I’m surrounded by ferns, their delicate fronds flickering in the morning’s easy breeze, but little else: a farmhouse in the far distance, a telegraph pole behind me, and the slither of a road ahead. I pack up and follow the single-track trail I’ve slept nearby, somewhere between Kilchoan and the very end of the mainland, a place called Ardnamurchan Point. It’s a bumpy track that passes the occasional field of sheep but otherwise rocks along an ancient landscape, unspoilt by KFC drive-throughs or Argos distribution centres. Occasionally some rallying bit of graffiti appears on the broken road: ‘nearly there!’ ‘go go go!’, remnants of some fun-run once? Otherwise the landscape is wild yet peaceful, a pleasure to rove up and down in the gentle and dry morning.
The narrow road eventually reaches its an end at the foot of a lighthouse and a traffic light, one that feels almost like a sarcastic joke in this most remote and undisturbed of places. It ensures that in the extremely rare event of two vehicles attempting to pass each other on the bridge to the building, no accident ensues. Well, caution is the aim here. Ardnamurchan Point is the most westerly point of the British mainland, and a small visitor centre by the lighthouse makes the most of this fact. Inside, a local girl from nearby Kilchoan sells me a ticket of admission and tells me of her enjoyment of life here. Her accent is sweet, soft and light, much milder than those one hears elsewhere in the Highlands.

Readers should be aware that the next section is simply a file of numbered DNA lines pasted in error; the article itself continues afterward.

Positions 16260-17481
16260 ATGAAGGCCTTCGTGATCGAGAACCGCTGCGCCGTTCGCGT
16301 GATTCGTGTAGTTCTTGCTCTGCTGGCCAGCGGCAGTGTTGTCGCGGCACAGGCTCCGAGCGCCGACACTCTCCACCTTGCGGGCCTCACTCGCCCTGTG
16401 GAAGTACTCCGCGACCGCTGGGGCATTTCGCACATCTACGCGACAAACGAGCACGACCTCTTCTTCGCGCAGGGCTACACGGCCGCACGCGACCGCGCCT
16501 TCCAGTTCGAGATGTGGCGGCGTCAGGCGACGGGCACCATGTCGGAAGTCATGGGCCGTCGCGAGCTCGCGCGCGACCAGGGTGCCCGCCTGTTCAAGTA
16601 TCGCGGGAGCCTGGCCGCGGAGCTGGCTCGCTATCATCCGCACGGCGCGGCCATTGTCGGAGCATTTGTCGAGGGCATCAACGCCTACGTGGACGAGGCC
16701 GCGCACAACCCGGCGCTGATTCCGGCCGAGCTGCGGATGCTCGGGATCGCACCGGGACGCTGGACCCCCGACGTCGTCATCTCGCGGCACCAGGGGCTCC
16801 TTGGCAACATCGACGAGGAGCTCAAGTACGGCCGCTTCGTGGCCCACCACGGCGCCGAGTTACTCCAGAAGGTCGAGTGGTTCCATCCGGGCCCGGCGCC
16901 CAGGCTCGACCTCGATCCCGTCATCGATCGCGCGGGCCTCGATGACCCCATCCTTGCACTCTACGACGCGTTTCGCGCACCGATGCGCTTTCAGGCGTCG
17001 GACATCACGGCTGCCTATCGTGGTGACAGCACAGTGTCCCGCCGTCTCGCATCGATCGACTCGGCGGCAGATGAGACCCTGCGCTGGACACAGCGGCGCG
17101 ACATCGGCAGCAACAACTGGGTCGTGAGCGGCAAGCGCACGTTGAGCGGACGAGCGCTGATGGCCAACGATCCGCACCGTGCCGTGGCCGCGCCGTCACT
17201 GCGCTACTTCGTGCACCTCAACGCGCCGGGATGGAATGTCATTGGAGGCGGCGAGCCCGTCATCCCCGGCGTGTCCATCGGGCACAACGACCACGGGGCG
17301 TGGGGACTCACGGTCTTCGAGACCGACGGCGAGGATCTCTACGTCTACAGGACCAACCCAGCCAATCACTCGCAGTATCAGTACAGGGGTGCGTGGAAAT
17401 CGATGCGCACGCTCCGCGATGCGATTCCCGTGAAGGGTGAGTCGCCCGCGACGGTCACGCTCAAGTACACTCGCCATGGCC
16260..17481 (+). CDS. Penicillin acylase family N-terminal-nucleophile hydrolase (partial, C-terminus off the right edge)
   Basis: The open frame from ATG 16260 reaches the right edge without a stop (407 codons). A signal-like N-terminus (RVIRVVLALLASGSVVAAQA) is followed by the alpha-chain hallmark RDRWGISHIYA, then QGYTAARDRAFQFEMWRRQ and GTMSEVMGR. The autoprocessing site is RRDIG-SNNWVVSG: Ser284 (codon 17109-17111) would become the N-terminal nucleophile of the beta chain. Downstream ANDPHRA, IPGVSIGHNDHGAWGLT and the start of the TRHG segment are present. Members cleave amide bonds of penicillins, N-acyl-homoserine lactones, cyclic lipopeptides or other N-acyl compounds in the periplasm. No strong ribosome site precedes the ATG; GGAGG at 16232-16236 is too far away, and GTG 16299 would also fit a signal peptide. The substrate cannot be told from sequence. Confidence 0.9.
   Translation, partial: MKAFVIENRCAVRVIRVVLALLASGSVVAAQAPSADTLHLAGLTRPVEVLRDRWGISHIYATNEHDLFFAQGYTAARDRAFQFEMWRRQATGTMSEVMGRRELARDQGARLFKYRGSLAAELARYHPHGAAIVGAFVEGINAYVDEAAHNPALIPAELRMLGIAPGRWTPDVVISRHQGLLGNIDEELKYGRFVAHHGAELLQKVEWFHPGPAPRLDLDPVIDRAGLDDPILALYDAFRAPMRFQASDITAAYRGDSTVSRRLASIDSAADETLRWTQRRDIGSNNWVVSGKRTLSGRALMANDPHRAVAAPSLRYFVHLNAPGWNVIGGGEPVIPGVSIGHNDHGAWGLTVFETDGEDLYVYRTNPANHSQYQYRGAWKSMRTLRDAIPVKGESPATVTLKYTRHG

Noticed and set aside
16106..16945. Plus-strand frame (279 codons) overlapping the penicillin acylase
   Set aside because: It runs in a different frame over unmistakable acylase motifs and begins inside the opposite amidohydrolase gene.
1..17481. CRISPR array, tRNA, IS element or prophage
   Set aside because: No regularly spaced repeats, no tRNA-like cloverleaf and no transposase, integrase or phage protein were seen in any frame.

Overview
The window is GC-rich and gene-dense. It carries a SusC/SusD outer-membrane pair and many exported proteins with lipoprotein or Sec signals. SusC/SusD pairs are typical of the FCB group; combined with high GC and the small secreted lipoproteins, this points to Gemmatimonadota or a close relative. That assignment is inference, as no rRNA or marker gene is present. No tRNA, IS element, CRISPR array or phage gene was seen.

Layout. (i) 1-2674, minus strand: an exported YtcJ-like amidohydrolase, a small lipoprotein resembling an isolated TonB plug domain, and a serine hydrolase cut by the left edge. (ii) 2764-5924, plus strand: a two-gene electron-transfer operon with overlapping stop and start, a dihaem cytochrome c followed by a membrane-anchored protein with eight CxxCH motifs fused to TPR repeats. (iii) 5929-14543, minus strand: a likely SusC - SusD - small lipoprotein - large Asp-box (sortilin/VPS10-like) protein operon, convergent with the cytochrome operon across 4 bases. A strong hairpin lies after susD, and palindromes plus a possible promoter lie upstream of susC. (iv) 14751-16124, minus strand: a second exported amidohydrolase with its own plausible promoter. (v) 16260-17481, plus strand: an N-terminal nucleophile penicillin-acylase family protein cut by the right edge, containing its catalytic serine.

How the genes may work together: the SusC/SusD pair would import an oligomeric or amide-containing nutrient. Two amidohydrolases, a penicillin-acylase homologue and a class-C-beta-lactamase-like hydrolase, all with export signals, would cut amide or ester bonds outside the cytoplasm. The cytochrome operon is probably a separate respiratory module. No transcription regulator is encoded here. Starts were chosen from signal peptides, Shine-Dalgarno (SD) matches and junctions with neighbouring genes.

‘It reminds me of home’ – Britt, Strontian.
Home… where is home? Home this morning is in this rental car, parked on the outskirts of the eastern Highlands tourist village of Pitlochry, sat next to my younger brother, listening to country music on BBC Gael. Home is a conversation the previous evening with my wife, the intimacy of shared phrases, experiences and concerns that lovers have and know. A weekly phone call from my folks opens up a front door in my mind with a familiar carpet, a cat capering in the kitchen and the love and laughter of my immediate family. Drinks, jokes and banter in a small boozer with a gang of wizened geezers feasts the spirit with the pleasure of friends known and yet to know.
Home has no fixed location and needs no set of keys. Its security is not in alarms, fences or boundaries but in openness, generosity and just chancing it that wayward hello to a passing stranger.
As we rub our faces awake and share our yawns, a couple of locals wander by our parked car and say hi. We’ve probably been rumbled but there’s no problem here. Christy needs to get back to Fort William to start his journey home, so with a little reluctance we leave behind Pitlochry and head back east, passing through pretty Aberfeldy. The road is full of marvels. After Aberfeldy we sweep along a narrow road that presses the spectacular Loch Tay to our left, and the almighty Ben Lawers and surrounding mountain range to our right.
‘It’s like a circus up there’ – man in tourist office, Fort William.